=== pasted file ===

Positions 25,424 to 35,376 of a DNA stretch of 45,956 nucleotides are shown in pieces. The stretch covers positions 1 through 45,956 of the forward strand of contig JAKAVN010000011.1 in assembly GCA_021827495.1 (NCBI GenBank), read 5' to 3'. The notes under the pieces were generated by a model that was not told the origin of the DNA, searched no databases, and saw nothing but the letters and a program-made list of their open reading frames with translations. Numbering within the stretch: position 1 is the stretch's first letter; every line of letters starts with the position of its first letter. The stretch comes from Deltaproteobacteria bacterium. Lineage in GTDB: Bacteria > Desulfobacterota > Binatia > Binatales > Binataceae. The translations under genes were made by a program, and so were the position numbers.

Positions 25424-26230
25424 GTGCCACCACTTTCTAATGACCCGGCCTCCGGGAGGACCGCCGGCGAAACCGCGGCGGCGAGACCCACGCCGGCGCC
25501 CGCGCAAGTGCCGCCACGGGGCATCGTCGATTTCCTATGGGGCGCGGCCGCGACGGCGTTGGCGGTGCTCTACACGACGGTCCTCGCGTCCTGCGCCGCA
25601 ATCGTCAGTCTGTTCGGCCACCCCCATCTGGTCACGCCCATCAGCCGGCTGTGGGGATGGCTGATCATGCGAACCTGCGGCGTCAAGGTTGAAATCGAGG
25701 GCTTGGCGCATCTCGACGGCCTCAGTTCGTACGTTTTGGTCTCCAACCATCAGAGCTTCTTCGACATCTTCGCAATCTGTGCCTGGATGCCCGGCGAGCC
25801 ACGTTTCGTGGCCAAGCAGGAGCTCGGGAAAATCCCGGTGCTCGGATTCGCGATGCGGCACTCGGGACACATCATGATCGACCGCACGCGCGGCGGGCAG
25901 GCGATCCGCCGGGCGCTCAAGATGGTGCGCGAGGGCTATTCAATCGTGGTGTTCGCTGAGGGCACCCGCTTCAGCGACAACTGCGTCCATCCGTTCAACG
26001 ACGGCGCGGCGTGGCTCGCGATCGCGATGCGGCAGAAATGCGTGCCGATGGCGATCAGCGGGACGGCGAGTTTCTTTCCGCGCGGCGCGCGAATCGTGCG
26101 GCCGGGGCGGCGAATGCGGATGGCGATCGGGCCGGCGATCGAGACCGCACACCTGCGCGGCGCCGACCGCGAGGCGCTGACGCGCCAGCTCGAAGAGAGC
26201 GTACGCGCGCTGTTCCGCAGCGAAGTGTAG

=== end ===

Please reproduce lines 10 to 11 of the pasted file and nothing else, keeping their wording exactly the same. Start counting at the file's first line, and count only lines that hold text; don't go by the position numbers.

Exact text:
26101 GCCGGGGCGGCGAATGCGGATGGCGATCGGGCCGGCGATCGAGACCGCACACCTGCGCGGCGCCGACCGCGAGGCGCTGACGCGCCAGCTCGAAGAGAGC
26201 GTACGCGCGCTGTTCCGCAGCGAAGTGTAG